SubTalk Field Trip: The 1 Line
January 6, 2002

The trip began at Park Place, where Gary and Roseanne Wengeroff, David J. Greenberger, Interborough, KMA, Frank Caliendo, and two others whose names I forget met tour guide Peggy Darlington at 9:00. At the WTC complex, the Oculus is mostly hidden by a black sheet over the glass separating it from the paid area; the passage where it resides is closed to the public. We made a stop on the A/C platform to lean over and observe the wall where the glass doors leading from the E to the shopping concouse once were.

The first stop on the line was Houston St, were Peggy pointed out the "Platform Diving" mosaics, which illustrate platforms and subway cars infiltrated by marine life. The artwork also provides absolute proff that Redbirds ran on the 1 ;)

Next stop was Christopher St/Sheridan Sq. Like most of the stations on the West Side IRT south of Times Square, Christopher St has been recently renovated with a "skin job;" that is, the old white tile has been covered over with new tile, while the original station name tablets and Squire Vickers mosaics have been cleaned. A skin job is easy to identify, because the original tilework is recessed in the new tile. The artwork in this station is titled "The Greenwich Village Murals" and was designed by students at PS 41.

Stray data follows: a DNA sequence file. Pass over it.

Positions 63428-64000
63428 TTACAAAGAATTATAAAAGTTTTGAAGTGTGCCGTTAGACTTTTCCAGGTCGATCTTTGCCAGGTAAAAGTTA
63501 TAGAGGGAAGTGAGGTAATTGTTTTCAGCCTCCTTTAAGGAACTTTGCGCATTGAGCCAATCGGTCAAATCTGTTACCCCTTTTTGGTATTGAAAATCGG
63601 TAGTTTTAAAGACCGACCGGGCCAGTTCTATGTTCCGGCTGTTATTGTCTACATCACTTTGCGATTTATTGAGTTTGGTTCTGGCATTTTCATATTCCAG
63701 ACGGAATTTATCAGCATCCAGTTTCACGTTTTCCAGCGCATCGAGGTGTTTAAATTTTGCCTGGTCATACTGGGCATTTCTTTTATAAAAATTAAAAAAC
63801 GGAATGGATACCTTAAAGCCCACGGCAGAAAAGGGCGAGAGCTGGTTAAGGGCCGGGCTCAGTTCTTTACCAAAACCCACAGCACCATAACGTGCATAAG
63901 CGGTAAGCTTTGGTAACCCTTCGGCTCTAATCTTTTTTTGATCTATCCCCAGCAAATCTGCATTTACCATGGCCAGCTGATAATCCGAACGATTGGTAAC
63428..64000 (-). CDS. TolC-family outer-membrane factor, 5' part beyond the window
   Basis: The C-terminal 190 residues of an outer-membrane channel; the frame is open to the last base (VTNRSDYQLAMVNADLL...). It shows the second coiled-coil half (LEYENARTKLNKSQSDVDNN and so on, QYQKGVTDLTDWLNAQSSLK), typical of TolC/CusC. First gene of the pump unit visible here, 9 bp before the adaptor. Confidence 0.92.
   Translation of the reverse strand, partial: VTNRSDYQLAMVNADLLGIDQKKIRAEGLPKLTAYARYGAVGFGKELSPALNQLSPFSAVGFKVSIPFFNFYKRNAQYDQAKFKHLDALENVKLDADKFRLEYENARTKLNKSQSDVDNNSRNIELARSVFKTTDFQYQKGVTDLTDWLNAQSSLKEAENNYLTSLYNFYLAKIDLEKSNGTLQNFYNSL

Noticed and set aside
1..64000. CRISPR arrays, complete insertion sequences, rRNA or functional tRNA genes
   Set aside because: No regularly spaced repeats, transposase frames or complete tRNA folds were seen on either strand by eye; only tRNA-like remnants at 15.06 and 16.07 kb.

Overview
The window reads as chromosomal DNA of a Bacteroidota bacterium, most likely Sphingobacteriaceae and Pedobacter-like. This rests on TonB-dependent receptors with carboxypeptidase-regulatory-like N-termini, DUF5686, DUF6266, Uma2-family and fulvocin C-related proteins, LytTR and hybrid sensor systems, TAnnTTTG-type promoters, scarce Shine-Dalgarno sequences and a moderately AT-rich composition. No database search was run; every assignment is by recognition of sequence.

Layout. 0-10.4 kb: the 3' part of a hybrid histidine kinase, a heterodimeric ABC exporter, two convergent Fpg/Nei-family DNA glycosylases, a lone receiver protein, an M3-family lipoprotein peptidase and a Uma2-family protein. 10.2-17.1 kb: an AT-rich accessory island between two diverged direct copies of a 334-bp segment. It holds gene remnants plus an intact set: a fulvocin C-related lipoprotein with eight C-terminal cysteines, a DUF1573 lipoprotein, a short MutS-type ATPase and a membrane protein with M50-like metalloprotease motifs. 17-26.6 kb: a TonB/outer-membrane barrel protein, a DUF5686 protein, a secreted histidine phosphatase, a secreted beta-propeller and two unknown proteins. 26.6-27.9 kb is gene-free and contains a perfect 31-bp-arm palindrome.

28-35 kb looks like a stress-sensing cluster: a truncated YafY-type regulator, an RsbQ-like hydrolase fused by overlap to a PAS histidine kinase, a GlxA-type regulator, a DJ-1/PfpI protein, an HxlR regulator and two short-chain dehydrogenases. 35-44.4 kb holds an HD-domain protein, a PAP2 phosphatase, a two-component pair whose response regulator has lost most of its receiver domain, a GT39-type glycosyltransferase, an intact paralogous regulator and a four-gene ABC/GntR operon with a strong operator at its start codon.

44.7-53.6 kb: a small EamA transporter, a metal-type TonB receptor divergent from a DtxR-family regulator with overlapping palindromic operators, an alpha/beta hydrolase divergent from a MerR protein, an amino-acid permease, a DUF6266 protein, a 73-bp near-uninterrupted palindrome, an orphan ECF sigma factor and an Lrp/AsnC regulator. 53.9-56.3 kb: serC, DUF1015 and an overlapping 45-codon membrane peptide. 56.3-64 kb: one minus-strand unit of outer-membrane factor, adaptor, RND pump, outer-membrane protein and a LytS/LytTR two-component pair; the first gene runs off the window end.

The next noteworthy station is 34 St, although Peggy pointed out a quirk at 23rd: the platform is painted bare concrete, rather than tiled. At 34th, we saw the blue plywood wall where Sbarro's "railfan windows" were, a victim of ADA compliance (this is where the platform elevators will be installed), and small ceramic mosaics of animals.